A sombre five minutes, Chen states that he has committed no crimes and won’t accuse others. Any spoken, written, or video confession will only have been made under duress, threat, or torture. If, in the future, he ends up on television accusing others or revealing names, he asks for forgiveness. Emotionally, he ends with, “If I am seized, dear kids, your father loves you. If I lose my freedom, release this video.”
While such prerecorded statements are becoming more common for human rights defenders in China, still more should learn from those like Chen Jiangang that protecting their clients or themselves also involves controlling narratives. Such statements are an important innovation in protection tactics in response to China’s increasing fetish for disappearances and forced confessions.
China is a fan of forced confessions
Forced confessions violate Chinese law and international norms. For those awaiting trial, broadcasting forced confessions violates their right to a fair trial. Many forced confessions come following hundreds of days in pretrial detention, which itself should be the exception, never the rule, and only for the shortest time necessary. The risk of torture is already high in a criminal justice system reliant on confessions, while the pursuit of forced confessions drastically increases the risk. Victims of enforced disappearance and secret detention are especially vulnerable to torture.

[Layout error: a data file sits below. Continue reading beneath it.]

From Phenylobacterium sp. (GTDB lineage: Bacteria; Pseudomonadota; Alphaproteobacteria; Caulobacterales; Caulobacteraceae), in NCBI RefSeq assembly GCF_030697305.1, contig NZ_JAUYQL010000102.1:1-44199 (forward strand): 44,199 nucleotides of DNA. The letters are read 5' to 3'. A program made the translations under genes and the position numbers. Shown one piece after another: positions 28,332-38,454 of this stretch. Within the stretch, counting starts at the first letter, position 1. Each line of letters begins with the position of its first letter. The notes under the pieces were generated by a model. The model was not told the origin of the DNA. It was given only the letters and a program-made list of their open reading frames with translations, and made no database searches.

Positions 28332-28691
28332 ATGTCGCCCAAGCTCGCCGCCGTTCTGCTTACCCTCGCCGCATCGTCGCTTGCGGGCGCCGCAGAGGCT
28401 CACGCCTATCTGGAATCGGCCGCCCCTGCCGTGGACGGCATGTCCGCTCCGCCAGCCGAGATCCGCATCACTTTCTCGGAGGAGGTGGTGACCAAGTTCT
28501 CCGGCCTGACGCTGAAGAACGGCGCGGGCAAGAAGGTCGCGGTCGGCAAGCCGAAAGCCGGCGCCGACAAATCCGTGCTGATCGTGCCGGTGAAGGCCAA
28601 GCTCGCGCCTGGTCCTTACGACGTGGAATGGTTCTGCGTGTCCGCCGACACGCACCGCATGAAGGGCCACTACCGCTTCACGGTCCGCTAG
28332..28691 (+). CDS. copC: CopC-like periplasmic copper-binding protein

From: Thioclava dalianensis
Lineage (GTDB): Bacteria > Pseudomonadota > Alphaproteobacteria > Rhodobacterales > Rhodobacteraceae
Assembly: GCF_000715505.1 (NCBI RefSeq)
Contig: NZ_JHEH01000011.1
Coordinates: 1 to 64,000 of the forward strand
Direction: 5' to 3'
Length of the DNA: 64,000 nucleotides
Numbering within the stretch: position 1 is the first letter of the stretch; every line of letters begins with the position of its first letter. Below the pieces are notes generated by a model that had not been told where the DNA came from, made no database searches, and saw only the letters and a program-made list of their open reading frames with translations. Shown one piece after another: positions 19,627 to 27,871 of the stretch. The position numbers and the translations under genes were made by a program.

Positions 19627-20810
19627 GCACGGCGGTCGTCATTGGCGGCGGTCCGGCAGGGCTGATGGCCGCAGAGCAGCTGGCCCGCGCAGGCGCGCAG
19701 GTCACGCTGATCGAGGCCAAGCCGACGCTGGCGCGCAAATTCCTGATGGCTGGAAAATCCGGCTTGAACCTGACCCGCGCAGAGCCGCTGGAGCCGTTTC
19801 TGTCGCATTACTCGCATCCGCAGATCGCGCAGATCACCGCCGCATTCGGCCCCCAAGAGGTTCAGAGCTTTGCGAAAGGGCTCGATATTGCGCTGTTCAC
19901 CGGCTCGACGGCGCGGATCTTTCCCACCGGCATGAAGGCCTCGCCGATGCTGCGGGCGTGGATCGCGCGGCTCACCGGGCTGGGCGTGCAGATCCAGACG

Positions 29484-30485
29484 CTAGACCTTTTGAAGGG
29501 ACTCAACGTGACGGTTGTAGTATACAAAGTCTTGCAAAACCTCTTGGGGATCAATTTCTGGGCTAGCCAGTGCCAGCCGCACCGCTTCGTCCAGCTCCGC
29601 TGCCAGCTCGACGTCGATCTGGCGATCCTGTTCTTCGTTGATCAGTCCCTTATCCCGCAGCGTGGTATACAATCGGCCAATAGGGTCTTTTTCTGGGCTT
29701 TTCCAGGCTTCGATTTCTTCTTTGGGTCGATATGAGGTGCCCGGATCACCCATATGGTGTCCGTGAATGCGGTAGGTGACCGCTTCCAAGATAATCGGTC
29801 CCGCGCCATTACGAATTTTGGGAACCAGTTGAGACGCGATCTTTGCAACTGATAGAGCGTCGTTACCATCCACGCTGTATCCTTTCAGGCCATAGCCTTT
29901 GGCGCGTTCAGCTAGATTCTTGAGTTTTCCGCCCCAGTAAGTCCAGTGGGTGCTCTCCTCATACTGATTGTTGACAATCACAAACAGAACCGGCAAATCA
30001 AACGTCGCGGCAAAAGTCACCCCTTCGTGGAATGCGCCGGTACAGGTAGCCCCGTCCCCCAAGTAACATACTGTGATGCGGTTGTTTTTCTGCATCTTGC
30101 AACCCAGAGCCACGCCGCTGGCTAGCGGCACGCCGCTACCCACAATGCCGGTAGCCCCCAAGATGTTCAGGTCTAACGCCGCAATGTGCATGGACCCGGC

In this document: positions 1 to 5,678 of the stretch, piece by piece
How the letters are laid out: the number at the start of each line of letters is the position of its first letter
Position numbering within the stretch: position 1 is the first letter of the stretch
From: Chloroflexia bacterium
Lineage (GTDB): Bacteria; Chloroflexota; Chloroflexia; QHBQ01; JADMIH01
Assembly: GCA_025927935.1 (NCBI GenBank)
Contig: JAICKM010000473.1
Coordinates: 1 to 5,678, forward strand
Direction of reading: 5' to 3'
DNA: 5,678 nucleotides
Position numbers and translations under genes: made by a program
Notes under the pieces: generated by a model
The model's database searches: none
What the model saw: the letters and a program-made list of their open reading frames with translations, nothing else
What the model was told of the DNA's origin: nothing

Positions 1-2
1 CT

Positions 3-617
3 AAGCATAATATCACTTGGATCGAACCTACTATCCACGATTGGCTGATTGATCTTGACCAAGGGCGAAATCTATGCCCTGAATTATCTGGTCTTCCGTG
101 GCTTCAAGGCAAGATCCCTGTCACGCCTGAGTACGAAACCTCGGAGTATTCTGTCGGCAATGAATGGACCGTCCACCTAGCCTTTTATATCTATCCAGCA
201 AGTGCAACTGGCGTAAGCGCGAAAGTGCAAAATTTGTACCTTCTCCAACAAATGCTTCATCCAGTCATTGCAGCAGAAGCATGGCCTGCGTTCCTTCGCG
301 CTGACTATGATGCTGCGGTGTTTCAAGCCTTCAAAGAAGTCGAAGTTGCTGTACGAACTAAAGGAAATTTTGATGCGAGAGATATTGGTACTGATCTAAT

Emblematic is the case of my friend and former colleague lawyer Wang Quanzhang (王全璋), whose exact fate and whereabouts have not been verified since police abducted him in August 2015. In January 2017, it was revealed that he has been tortured. Likely, Wang’s ongoing abuse is largely due to his refusal to perform a forced confession.
Part of the “709 Crackdown,” several prominent human rights lawyers have been forced to deliver televised confessions, from Wang Yu (王宇) to Zhang Kai ( 张凯), who later disappeared a second time after he publicly recanted his initial forced confession. A couple months earlier, in June 2016, Hong Kong bookseller Lam Wing Kee (林榮基) also revealed that he and his colleagues at Mighty Current publishing had been forced into confessing, including Gui Minhai (桂民海) who remains incommunicado.
In his televised “confession,” Gui, a Swedish citizen, asked not to receive diplomatic assistance and renounced his Swedish citizenship. This has been rightly dismissed as arising from coercion but what if Gui, like Chen Jiangang, had left a video preemptively dismissing such absurdity? For many who disappear into China’s Orwellian darkness, and reemerge to “confess,” their last credible speech act may be what they leave with others, which in turn may offer some protection.